(8/1399) Mutagenic properties of the 8-amino-2'-deoxyguanosine DNA adduct in mammalian cells.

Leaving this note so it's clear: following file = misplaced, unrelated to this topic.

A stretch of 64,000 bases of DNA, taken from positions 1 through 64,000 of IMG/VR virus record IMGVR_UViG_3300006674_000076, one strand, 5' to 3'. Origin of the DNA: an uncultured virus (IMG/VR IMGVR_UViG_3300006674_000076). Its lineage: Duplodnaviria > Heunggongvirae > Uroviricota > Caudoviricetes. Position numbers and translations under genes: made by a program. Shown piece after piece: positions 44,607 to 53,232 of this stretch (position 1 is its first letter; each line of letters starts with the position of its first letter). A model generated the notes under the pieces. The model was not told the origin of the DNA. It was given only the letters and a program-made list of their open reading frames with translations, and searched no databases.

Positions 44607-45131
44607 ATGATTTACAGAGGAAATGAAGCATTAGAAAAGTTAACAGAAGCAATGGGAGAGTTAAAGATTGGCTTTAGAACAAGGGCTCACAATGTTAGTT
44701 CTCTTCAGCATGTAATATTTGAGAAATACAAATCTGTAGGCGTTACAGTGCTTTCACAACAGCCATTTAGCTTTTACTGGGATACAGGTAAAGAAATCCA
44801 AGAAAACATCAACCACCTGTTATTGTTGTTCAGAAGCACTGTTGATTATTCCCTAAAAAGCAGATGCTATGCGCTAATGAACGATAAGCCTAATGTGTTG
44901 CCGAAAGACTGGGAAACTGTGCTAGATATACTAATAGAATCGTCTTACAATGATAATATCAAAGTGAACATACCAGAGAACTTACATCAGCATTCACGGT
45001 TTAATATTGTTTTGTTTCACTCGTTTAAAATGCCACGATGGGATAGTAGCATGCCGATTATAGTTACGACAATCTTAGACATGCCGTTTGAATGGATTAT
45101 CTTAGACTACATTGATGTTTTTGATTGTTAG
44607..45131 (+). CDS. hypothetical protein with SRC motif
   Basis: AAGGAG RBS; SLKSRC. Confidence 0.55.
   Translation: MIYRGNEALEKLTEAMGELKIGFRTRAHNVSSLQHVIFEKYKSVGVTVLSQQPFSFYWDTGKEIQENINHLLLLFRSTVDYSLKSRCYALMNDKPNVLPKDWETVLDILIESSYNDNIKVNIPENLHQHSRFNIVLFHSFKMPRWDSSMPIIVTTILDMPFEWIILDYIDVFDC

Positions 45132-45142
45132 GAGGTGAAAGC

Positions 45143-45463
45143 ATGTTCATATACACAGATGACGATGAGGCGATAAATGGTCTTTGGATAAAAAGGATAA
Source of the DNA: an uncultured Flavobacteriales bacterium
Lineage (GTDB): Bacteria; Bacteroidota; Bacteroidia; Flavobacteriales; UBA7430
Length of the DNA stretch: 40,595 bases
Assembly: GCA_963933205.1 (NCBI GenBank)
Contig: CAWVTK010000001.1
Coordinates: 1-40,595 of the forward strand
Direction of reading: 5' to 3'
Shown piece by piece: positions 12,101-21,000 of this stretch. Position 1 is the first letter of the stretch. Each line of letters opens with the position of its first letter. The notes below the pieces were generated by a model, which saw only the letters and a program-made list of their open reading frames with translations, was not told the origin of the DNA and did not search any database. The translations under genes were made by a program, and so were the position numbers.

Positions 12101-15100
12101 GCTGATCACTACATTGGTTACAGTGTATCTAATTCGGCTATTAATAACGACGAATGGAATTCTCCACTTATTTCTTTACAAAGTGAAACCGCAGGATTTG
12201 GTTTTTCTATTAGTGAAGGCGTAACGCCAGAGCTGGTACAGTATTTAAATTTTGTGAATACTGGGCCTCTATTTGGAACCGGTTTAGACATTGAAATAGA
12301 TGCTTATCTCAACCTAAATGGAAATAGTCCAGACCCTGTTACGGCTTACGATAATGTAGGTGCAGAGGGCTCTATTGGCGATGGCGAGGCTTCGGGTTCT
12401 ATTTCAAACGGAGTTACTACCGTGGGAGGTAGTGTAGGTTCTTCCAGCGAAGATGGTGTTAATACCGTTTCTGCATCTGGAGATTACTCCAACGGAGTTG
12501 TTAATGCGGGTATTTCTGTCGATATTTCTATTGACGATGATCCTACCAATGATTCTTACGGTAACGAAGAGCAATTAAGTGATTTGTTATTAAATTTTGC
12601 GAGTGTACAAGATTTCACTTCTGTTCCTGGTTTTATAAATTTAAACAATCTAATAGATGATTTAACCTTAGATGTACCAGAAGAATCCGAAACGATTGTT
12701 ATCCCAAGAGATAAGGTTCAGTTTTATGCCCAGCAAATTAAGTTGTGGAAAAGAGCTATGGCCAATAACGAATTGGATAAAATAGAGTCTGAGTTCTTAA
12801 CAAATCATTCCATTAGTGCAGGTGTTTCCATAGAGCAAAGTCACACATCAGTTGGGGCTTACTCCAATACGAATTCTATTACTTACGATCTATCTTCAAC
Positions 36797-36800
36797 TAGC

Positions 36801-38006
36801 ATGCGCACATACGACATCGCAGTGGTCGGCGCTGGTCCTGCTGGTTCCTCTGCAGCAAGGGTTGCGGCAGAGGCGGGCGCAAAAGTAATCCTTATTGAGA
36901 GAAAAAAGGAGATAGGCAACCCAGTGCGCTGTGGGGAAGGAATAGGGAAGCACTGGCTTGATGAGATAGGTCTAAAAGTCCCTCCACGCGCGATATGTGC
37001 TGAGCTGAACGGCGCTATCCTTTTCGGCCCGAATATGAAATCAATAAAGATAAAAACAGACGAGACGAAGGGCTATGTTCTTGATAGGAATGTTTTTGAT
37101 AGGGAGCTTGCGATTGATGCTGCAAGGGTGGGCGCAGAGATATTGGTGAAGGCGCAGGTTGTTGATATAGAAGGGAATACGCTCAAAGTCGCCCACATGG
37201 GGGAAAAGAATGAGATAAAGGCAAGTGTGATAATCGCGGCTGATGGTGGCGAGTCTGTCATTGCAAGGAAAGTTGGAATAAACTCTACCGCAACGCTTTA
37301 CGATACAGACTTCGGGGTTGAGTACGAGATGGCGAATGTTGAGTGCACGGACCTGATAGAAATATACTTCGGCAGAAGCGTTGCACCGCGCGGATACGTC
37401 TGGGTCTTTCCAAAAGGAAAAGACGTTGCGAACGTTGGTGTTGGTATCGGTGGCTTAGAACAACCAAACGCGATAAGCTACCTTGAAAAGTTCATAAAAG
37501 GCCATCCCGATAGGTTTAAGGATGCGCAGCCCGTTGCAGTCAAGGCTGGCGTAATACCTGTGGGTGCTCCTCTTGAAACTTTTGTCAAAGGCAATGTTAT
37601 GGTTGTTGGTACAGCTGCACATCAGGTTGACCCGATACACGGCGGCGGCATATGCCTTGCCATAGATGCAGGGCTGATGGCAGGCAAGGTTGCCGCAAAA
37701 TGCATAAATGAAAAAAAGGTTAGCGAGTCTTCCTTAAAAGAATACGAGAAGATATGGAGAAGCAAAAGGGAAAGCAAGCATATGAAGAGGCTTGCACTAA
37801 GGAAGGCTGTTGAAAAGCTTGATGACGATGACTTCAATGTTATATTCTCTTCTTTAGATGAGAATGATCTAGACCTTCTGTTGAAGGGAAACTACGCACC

The DNA adduct 8-amino-2'-deoxyguanosine (8-amino-dG) is found in liver DNA of rats treated with the hepatocarcinogen 2-nitropropane. Site-specifically modified oligodeoxynucleotides were used to explore the mutagenic potential of 8-amino-dG in simian kidney (COS-7) cells. Oligodeoxynucleotides (5'-TCCTCCTX1G2CCTCTC and 5'-TCCTCCTG1X2CCTCTC, X = dG or 8-amino-dG) with the lesion positioned at codon 60 or 61 of the non-coding strand of the human c-Ha- ras1 gene were inserted into single-stranded phagemid vectors and transfected into COS-7 cells. The progeny plasmid obtained was used to transform Escherichia coli DH10B. Transformants were analyzed by oligodeoxynucleotide hybridization and DNA sequencing to establish the mutation frequency and spectrum produced by the modified base. The correct base, dCMP, was incorporated preferentially opposite 8-amino-dG at X1and X2. When 8-amino-dG was at X1, targeted GNH2-->T transversions were detected, along with smaller numbers of GNH2-->A transitions and GNH2-->C transversions. When the adduct was at X2, only GNH2-->T transversions were observed. The frequencies of targeted mutation at X1and X2were 2.7 and 1.7%, respectively. Mutation frequency and mutagenic spectrum were sequence context dependent. In addition, non-targeted G-->T transversions, accompanied by some G-->A transitions, were detected 5' to 8-amino-dG when the lesion was at X2. We conclude that 8-amino-dG is a mutagenic lesion, generating G-->T and G-->C transversions and G-->A transitions in mammalian cells.  (+info)